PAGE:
August 1, 2017: Bioorganic & Medicinal Chemistry Letters
https://www.readbyqxmd.com/read/28644430/the-clinical-landscape-for-sma-in-a-new-therapeutic-era
#8
REVIEW
K Talbot, E F Tizzano
Despite significant advances in basic research, the treatment of degenerative diseases of the nervous system remains one of the greatest challenges for translational medicine. The childhood onset motor neuron disorder spinal muscular atrophy (SMA) has been viewed as one of the more tractable targets for molecular therapy, due to a detailed understanding of the molecular genetic basis of the disease. In SMA, inactivating mutations in the SMN1 gene can be partially compensated for by limited expression of SMN protein from a variable number of copies of the SMN2 gene, which provides both a molecular explanation for phenotypic severity and a target for therapy...
June 23, 2017: Gene Therapy
https://www.readbyqxmd.com/read/28639617/gene-therapy-for-spinomuscular-atrophy-a-biomedical-advance-a-missed-opportunity-for-more-equitable-drug-pricing
#9
T Friedmann
An experimental approach for gene therapy of spinomuscular atrophy has been reported to prevent development of the neuromuscular features of this lethal and previously untreatable disorder. The approach involves treatment of patients suffering from SMN1-associated infantile form of the disease with a splice-switching antisense oligonucleotide (ASO) that corrects aberrant splicing of the nearly identical SMN2 gene to allow the generation of functional SMN protein, thereby mitigating the development of the disease...
June 22, 2017: Gene Therapy
https://www.readbyqxmd.com/read/28637335/astrocyte-produced-mir-146a-as-a-mediator-of-motor-neuron-loss-in-spinal-muscular-atrophy
#10
Samantha L Sison, Teresa N Patitucci, Emily R Seminary, Eric Villalon, Christian L Lorson, Allison D Ebert
Spinal muscular atrophy (SMA), the leading genetic cause of infant mortality, is caused by loss of the survival motor neuron-1 (SMN1) gene, which leads to motor neuron loss, muscle atrophy, respiratory distress, and death. Motor neurons exhibit the most profound loss, but the mechanisms underlying disease pathogenesis are not fully understood. Recent evidence suggests that motor neuron extrinsic influences, such as those arising from astrocytes, contribute to motor neuron malfunction and loss. Here we investigated both loss-of-function and toxic gain-of-function astrocyte mechanisms that could play a role in SMA pathology...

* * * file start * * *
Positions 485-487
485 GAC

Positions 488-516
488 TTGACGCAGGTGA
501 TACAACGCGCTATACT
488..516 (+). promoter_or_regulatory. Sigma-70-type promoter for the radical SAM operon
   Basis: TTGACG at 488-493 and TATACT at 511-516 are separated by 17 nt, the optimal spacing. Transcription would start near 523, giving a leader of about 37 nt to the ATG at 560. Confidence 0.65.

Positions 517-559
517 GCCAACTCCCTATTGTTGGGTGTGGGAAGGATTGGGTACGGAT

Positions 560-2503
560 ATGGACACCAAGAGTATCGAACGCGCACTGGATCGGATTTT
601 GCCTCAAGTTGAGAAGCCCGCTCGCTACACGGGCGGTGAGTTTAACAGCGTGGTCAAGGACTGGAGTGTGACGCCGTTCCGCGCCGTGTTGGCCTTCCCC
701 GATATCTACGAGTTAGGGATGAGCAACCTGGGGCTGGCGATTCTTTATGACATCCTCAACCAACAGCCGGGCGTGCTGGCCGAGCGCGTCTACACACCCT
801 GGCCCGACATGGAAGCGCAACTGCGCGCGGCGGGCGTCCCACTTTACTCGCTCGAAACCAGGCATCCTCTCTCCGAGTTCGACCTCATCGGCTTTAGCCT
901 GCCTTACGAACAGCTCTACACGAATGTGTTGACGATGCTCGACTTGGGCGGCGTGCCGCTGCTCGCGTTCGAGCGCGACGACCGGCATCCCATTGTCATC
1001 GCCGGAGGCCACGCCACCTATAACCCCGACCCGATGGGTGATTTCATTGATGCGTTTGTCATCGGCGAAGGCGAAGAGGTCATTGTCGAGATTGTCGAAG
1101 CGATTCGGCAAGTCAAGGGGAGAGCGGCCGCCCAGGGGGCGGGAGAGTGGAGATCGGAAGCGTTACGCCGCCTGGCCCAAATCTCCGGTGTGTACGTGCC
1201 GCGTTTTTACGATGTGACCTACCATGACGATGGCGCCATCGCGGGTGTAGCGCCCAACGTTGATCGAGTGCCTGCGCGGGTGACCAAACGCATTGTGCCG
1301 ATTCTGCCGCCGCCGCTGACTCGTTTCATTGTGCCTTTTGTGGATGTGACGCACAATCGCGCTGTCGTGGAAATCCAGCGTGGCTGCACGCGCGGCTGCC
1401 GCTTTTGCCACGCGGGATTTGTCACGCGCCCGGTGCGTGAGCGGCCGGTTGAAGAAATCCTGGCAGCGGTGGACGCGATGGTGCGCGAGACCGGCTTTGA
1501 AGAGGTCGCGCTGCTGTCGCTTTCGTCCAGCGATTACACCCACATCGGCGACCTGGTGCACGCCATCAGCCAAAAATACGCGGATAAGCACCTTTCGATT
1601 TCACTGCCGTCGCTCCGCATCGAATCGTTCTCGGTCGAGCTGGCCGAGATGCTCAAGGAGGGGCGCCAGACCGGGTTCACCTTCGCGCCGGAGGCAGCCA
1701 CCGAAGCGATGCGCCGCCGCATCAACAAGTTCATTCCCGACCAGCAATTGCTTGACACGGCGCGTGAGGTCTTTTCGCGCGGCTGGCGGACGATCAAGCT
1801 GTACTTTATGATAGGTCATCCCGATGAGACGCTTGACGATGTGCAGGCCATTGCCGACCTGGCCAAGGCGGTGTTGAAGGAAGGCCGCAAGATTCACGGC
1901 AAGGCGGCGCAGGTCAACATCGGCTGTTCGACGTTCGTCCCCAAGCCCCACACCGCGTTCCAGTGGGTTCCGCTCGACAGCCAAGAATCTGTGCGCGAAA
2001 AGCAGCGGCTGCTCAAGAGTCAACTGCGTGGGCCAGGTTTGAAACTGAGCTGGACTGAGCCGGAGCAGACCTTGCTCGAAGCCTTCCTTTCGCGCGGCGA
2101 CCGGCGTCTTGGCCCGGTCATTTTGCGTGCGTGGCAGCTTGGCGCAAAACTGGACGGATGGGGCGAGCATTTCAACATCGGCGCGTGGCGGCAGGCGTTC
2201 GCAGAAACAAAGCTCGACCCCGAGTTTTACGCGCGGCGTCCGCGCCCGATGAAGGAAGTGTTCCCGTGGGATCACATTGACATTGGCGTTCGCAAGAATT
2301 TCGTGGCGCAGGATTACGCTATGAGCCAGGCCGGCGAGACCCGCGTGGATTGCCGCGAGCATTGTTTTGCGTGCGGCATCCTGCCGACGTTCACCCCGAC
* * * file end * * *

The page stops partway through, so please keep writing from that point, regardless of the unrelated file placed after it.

June 15, 2017: Human Molecular Genetics
https://www.readbyqxmd.com/read/28634652/a-multi-source-approach-to-determine-sma-incidence-and-research-ready-population
#11
Ingrid E C Verhaart, Agata Robertson, Rebecca Leary, Grace McMacken, Kirsten König, Janbernd Kirschner, Cynthia C Jones, Suzanne F Cook, Hanns Lochmüller
In spinal muscular atrophy (SMA), degeneration of motor neurons causes progressive muscular weakness, which is caused by homozygous deletion of the SMN1 gene. Available epidemiological data on SMA are scarce, often outdated, and limited to relatively small regions or populations. Combining data from different sources including genetic laboratories and patient registries may provide better insight of the disease epidemiology. To investigate the incidence of genetically confirmed SMA, and the number of patients who are able and approachable to participate in new clinical trials and observational research, we used both genetic laboratories, the TREAT-NMD Global SMA Patient Registry and the Care and Trial Sites Registry (CTSR)...
July 2017: Journal of Neurology
https://www.readbyqxmd.com/read/28634552/inherited-paediatric-motor-neuron-disorders-beyond-spinal-muscular-atrophy
#12
REVIEW
Hooi Ling Teoh, Kate Carey, Hugo Sampaio, David Mowat, Tony Roscioli, Michelle Farrar
Paediatric motor neuron diseases encompass a group of neurodegenerative diseases characterised by the onset of muscle weakness and atrophy before the age of 18 years, attributable to motor neuron loss across various neuronal networks in the brain and spinal cord. While the genetic underpinnings are diverse, advances in next generation sequencing have transformed diagnostic paradigms. This has reinforced the clinical phenotyping and molecular genetic expertise required to navigate the complexities of such diagnoses...
2017: Neural Plasticity
https://www.readbyqxmd.com/read/28624227/efficient-smn-rescue-following-subcutaneous-tricyclo-dna-antisense-oligonucleotide-treatment
#13
Valérie Robin, Graziella Griffith, John-Paul L Carter, Christian J Leumann, Luis Garcia, Aurélie Goyenvalle
Spinal muscular atrophy (SMA) is a recessive disease caused by mutations in the SMN1 gene, which encodes the protein survival motor neuron (SMN), whose absence dramatically affects the survival of motor neurons. In humans, the severity of the disease is lessened by the presence of a gene copy, SMN2. SMN2 differs from SMN1 by a C-to-T transition in exon 7, which modifies pre-mRNA splicing and prevents successful SMN synthesis. Splice-switching approaches using antisense oligonucleotides (AONs) have already been shown to correct this SMN2 gene transition, providing a therapeutic avenue for SMA...
June 16, 2017: Molecular Therapy. Nucleic Acids
https://www.readbyqxmd.com/read/28623256/lna-dna-mixmer-based-antisense-oligonucleotides-correct-alternative-splicing-of-the%C3%A2-smn2-gene-and-restore-smn-protein-expression-in-type-1-sma-fibroblasts
#14
Aleksander Touznik, Rika Maruyama, Kana Hosoki, Yusuke Echigoya, Toshifumi Yokota